“Where were you all Christmas, Sophie? How’ve you been?”
She was only being nice, but I couldn’t help but tense up, because everything has just been so weird between us. I immediately mentally kicked myself for being ridiculous; I wanted to start the new term with everything NORMAL. Abi looked at the new girl but didn’t speak to her, not even to say hi or anything. She—Abi, not the new girl—put her hand on my shoulder and talked to me about some party she wanted to have at her house. I half listened to Abi and half watched the Canadian, who unfolded her piece of paper, chewed her pen, then went back to writing her poem.
The second bell rang. Ms. Bloxam came in. She’s so enormous and unfit that I suspect she’ll have a heart attack one of these days. I imagine her taking registration with sweat beading at the edges of her puffy face. Suddenly, between reading out “Sophie Baxter” (me) and “Megan Bigley,” she’ll make this strangled sound, clutch her heart, slump over her desk, and writhe about gasping for breath, but it’ll be too late. She’ll die in front of us all, never finishing registration.
Today, though, she finished registration, not mentioning the new girl or seeming to notice when Megan arrived late and perched on a spare seat with her arms folded across her chest, glaring at everyone. Ms. Bloxam asked if we’d
had a nice Christmas and rambled, “It’s a new term and we’re all looking forward to…er…moving on from the…er…terrible events of last year. You girls, all of you”—I’m sure she gave me a look—“have to start focusing on all we have to learn, on all”—she took a breath at this point because she’d run out of air—“on all that is coming to you, with all the rigor…er…necessary for you to approach your future. Before you know it, you’ll be in the thick of…”
I tuned out. Stuck my pen into the wood of the desk, wrote the first letter of my name.
Sophie. I wondered if I had a brand-new name I would be a brand-new person. A person without a past. A person with only the future as remains. I carved the
harder into the wood and felt heat at my back. I spun around, but there was nothing there. No heat, no nothing. Just Zara painting her nails with a silver star at the tip of each manicured finger. Zara’s black, and she has her hair cropped pixielike around her ears. She looks like a model. Zara pouted at me: her way of smiling. I turned around to face the front again. Ms. Bloxam, still sweating and still rambling on, told us we’re having a dance teacher come in from Manchester in a couple of weeks. Then, finally, she introduced us to the new girl. Her name’s Rosa-Leigh. Megan jumped up, interrupted, and said Rosa-Leigh was in her seat.
Megan’s short with big boobs. Her hair is wiry and plain, muddy brown. She has a large mouth with annoyingly
perfect teeth. She uses fake tan to make herself less pale. Her eyes are hazel, which makes them sound pretty, but I find they’re too yellow with her fair skin; even when she has on loads of fake tan, her eyes just seem the wrong color. I’ve never liked her. I think of her as doughy, like an uncooked bread roll, maybe because she’s a bit shapeless, apart from her big boobs, but that’s really mean of me to think—I’m hardly perfect when it comes to body shape. I suppose I don’t like her because she’s a “hanger-on.” She’s always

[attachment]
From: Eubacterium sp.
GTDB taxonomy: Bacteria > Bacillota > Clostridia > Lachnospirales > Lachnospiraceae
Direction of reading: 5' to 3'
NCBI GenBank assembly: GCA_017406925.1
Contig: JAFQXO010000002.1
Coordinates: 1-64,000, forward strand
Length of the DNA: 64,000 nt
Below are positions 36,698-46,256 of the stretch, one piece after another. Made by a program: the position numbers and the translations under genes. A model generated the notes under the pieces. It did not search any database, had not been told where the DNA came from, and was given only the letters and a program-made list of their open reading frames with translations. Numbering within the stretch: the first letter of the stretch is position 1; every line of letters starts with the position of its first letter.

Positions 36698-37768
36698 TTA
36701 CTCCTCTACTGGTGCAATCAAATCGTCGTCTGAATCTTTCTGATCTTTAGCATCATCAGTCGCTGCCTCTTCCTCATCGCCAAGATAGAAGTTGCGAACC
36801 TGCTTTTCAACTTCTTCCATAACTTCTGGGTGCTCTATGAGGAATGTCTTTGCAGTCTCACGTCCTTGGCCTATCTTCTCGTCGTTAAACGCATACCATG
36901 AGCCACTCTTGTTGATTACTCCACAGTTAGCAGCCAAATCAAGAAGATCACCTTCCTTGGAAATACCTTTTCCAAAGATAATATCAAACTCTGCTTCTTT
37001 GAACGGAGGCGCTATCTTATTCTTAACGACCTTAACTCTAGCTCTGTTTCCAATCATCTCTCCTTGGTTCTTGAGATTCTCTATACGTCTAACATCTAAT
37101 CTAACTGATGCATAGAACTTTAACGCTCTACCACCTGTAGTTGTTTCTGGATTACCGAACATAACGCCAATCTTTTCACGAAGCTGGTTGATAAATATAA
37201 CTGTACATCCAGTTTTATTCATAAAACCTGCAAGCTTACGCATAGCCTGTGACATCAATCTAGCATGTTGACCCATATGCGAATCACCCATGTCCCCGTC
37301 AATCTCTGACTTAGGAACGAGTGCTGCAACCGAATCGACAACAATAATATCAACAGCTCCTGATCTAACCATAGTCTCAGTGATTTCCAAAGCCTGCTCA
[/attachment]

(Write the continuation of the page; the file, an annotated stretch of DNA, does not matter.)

. You’d think it might be because she’s insecure or something, but it’s not that, because she
herself. Ms. Bloxam pressed her lips together, looked at Megan, then swiveled around, and told Rosa-Leigh to move to a spare desk on the left.
I watched Rosa-Leigh. As did the rest of the class: thirty pairs of eyes. She waited for just long enough that everyone thought she wasn’t going to move; then, at the last second, she picked up her things, stood, said, “Sure,” and shifted.
The first lesson I had was double Art. Then break. Then English and History. At lunch Abigail grabbed me and propelled me to the table with her and Megan. Zara came to sit with us, and I listened while the three of them gabbled on about homework, and Megan’s boyfriend, and Zara’s great Christmas in Spain. I didn’t say much. Everything changed last term, so now we all sit together and I have to pretend Abigail and I didn’t used to laugh at how Megan
and Zara are boring and shallow. I still don’t like Megan, or even Zara, really, and Abigail didn’t used to, either. Abi told me last year that she didn’t trust Megan and that Zara made her feel small and stupid. That doesn’t seem to be the case anymore. So I sat there being normal and laughing in all the right places, because that’s how things are now.
They started talking about Abigail’s party. (She’s throwing it because her mum’s away the weekend after next.) Megan’s getting to Abigail’s house at five and everyone else can come over at eight. Everyone else being me, as well. It used to be I was the one to get there early. I remember once, years ago, Abi and I had planned a huge sleepover at her house. We were so excited as we spent the afternoon before everyone arrived, choosing movies and piling up packets of crisps and chocolates for our midnight feast. It got to eight o’clock, and no one showed up. She was ready to cry, so we stuffed ourselves with crisps and watched half the movies before we realized we’d told everyone the wrong day. They all showed up the next evening, and Abi and I were exhausted from having stayed up all the night before. For years we made jokes about our lack of “organizing sleepover” skills until only one of us had to say the word
for the other to crack a smile. I wondered if Abigail remembered, too. I glanced over at her, but she wasn’t looking at me. She was busy going on about how “Megan has her brother’s friends coming, and Megan has a great idea for the music.” I couldn’t wait to get out of the packed lunch hall.
SATURDAY, JANUARY 7
Tonight Mum ordered us Chinese takeaway for dinner: lemon chicken, sweet and sour pork, egg fried rice. We picked at our food in silence. Straight after she’d finished, she left the table and spent the rest of the evening in her office with her collection. I went out to buy poor Fluffy some cat food and fed her as soon as I got back. She purred and rubbed around my legs in gratitude. I switched on the kettle. I was going to ask Mum if she wanted a hot drink, but when I went upstairs, through the door I could hear her crying. I hurried down and made myself a lonely cup of tea (no milk, yuck). I switched on the computer so when Mum came out I looked busy and she didn’t know I’d heard.
MONDAY, JANUARY 9
Rosa-Leigh, the new girl, and I catch the same bus home, but she never speaks to me. Instead she heads upstairs as soon as we get on. I’m glad. I get to spend the journey looking out the window, not thinking about anything.
TUESDAY, JANUARY 10
Tonight I did all my homework and watched the telly for a couple of hours. There’s never anything on except for home makeovers or really violent stuff that I can’t watch. I
switched it off and sat for a while. In the gloom of evening, I wished Abigail would call. We’re best friends, after all. I know it’s because she doesn’t know what to say, she even told me that, but I wished she’d call anyway.